# 18.5: Electric Field Lines: Multiple Charges

- Page ID
- 2551

Drawings using lines to represent **electric fields** around charged objects are very useful in visualizing field strength and direction. Since the electric field has both magnitude and direction, it is a vector. Like all **vectors**, the electric field can be represented by an arrow that has length proportional to its magnitude and that points in the correct direction. (We have used arrows extensively to represent force vectors, for example.)

Figure \(\PageIndex{1}\) shows two pictorial representations of the same electric field created by a positive point charge \(Q\). Figure \(\PageIndex{1}\) (b) shows the standard representation using continuous lines. Figure \(\PageIndex{1}\) (b) shows numerous individual arrows with each arrow representing the force on a test charge \(q\). Field lines are essentially a map of infinitesimal force vectors.

**Figure \(\PageIndex{1}\): **Two equivalent representations of the electric field due to a positive charge \(Q\). (a) Arrows representing the electric field’s magnitude and direction. (b) In the standard representation, the arrows are replaced by continuous field lines having the same direction at any point as the electric field. The closeness of the lines is directly related to the strength of the electric field. A test charge placed anywhere will feel a force in the direction of the field line; this force will have a strength proportional to the density of the lines (being greater near the charge, for example).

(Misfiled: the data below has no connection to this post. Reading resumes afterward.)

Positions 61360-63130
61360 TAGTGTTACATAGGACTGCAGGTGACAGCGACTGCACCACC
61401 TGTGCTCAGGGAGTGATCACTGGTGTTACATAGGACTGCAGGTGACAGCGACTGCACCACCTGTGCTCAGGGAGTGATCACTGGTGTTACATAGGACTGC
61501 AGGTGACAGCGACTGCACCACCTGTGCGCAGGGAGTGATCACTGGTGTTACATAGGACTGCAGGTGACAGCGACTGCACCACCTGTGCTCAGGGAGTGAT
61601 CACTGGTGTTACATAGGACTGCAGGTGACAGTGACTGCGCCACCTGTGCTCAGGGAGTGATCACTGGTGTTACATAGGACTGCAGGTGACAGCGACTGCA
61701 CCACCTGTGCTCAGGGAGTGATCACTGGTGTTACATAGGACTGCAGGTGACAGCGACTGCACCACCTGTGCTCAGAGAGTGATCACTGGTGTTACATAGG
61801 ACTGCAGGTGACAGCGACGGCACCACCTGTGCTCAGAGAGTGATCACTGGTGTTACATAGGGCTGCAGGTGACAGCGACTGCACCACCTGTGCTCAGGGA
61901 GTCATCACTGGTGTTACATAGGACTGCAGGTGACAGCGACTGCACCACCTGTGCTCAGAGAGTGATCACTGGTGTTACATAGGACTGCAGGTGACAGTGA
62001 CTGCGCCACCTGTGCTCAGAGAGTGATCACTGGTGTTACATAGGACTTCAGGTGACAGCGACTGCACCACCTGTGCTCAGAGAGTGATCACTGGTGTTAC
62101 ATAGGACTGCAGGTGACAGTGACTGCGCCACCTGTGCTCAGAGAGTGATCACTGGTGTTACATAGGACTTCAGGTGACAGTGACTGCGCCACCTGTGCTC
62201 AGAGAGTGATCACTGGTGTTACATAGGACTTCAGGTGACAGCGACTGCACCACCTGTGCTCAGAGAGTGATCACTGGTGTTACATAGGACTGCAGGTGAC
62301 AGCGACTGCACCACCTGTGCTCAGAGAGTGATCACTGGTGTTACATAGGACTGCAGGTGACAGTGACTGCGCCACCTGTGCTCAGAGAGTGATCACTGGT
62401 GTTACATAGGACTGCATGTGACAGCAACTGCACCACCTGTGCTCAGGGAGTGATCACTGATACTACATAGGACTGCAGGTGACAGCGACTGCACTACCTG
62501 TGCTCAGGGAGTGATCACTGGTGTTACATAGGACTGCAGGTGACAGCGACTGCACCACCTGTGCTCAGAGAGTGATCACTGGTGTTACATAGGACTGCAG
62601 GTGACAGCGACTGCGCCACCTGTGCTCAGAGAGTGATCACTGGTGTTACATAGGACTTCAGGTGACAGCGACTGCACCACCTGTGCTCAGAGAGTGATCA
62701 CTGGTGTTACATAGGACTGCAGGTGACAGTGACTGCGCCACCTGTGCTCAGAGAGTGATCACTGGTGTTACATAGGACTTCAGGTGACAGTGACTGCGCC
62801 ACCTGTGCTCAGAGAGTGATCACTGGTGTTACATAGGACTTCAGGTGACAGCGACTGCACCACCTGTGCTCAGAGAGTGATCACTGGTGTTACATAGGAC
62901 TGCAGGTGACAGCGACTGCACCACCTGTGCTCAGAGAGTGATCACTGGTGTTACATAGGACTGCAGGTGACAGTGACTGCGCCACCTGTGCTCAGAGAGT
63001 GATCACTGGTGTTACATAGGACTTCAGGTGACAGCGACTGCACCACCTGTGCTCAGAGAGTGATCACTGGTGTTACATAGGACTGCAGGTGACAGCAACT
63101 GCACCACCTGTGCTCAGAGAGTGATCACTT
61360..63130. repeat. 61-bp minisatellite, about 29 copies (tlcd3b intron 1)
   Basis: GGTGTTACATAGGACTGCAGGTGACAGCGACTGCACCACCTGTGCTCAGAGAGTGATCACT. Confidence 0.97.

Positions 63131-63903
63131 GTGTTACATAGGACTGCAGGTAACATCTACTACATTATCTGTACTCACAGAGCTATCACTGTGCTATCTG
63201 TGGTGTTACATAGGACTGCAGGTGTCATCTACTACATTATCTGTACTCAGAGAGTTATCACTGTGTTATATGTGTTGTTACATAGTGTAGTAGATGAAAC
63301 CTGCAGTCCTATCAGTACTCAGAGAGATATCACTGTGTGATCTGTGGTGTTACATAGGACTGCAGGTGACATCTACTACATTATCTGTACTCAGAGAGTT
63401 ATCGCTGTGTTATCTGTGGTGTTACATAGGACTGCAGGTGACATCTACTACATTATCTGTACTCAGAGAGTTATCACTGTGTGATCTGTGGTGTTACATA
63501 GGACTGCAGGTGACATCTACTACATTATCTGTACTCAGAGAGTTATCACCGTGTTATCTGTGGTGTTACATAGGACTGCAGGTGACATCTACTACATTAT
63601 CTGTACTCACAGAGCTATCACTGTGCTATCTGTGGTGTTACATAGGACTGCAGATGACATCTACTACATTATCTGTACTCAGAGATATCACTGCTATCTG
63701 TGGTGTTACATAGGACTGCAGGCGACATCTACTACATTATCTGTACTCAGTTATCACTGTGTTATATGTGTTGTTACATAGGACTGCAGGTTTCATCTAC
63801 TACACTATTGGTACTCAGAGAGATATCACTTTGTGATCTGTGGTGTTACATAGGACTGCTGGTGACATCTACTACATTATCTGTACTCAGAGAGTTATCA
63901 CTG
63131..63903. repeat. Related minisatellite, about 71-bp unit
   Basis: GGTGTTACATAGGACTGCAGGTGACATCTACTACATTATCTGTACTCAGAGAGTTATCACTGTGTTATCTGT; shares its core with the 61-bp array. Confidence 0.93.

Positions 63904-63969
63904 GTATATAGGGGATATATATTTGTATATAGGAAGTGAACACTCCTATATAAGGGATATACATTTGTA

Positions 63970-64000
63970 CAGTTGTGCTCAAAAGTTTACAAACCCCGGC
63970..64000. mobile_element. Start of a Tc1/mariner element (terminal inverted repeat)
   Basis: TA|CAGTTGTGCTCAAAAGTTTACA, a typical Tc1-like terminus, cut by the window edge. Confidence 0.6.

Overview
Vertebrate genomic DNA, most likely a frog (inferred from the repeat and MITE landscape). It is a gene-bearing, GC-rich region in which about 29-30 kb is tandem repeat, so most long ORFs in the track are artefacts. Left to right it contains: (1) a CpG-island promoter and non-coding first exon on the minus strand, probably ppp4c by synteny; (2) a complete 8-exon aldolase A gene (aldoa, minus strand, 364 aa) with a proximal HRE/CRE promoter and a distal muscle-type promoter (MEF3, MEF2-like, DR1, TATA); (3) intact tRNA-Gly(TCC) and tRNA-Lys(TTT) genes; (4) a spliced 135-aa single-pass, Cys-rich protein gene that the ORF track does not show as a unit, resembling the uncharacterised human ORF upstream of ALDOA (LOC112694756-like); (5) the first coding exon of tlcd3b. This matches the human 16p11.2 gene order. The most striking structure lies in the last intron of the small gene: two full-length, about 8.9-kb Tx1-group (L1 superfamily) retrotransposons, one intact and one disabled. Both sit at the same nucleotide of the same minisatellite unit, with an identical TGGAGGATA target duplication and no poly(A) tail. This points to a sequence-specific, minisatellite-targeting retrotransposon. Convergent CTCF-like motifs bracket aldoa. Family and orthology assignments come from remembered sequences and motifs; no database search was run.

Note that the electric field is defined for a positive test charge \(q\), so that the field lines point away from a positive charge and toward a negative charge. (Figure \(\PageIndex{2}\)) The electric field strength is exactly proportional to the number of field lines per unit area, since the magnitude of the electric field for a point charge is \(E=k|Q|/r^{2}\) and area is proportional to \(r^{2}\). This pictorial representation, in which field lines represent the direction and their closeness (that is, their areal density or the number of lines crossing a unit area) represents strength, is used for all fields: electrostatic, gravitational, magnetic, and others.

**Figure \(\PageIndex{2}\):** The electric field surrounding three different point charges. (a) A positive charge. (b) A negative charge of equal magnitude. (c) A larger negative charge.

In many situations, there are multiple charges. The total electric field created by multiple charges is the vector sum of the individual fields created by each charge. The following example shows how to add electric field vectors.